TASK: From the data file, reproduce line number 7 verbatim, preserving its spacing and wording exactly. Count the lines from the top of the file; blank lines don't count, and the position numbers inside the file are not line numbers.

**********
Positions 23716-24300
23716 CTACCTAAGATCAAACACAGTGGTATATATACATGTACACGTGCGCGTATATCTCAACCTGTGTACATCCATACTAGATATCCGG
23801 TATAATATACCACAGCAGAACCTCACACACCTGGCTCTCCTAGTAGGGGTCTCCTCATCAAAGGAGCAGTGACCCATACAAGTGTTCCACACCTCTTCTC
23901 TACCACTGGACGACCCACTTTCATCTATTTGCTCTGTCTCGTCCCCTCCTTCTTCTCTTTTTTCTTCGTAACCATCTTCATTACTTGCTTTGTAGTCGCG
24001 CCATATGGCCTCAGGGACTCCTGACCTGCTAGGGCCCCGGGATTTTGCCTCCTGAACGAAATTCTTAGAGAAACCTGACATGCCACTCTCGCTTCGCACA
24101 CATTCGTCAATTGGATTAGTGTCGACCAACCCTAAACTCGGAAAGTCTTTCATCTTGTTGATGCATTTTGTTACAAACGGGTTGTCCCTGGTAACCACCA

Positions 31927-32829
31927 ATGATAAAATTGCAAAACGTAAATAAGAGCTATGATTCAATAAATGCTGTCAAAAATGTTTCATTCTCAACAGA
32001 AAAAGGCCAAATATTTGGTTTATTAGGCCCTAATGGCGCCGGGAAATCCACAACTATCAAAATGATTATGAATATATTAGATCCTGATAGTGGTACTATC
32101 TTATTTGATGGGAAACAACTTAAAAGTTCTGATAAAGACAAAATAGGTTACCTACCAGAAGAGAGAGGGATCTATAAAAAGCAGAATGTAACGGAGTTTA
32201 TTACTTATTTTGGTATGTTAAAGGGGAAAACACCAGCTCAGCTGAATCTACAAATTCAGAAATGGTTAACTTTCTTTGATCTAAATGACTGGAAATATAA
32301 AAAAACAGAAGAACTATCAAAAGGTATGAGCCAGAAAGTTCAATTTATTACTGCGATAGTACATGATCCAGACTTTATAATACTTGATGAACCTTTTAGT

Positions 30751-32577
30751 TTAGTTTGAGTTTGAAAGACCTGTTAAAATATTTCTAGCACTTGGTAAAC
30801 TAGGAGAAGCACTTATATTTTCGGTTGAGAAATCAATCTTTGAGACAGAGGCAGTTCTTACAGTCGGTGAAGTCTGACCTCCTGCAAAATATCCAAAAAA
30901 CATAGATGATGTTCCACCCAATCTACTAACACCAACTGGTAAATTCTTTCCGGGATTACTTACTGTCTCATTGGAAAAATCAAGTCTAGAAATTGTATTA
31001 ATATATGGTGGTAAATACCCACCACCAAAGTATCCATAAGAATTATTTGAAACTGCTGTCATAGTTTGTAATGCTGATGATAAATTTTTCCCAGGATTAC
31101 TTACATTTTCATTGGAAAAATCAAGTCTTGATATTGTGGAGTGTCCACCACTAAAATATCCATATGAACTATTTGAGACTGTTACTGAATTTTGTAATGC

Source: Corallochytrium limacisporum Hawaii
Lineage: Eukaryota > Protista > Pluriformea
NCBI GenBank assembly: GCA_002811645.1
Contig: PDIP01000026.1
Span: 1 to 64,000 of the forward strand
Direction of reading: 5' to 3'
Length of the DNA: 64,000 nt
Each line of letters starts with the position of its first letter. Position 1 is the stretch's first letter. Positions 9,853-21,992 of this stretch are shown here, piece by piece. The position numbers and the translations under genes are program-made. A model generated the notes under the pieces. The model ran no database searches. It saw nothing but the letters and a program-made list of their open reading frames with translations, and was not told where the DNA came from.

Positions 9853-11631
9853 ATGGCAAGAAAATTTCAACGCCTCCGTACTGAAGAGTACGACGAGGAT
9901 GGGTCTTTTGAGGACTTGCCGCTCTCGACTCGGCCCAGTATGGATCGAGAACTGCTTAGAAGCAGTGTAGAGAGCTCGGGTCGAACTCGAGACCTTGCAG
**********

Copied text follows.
Positions 31927-32829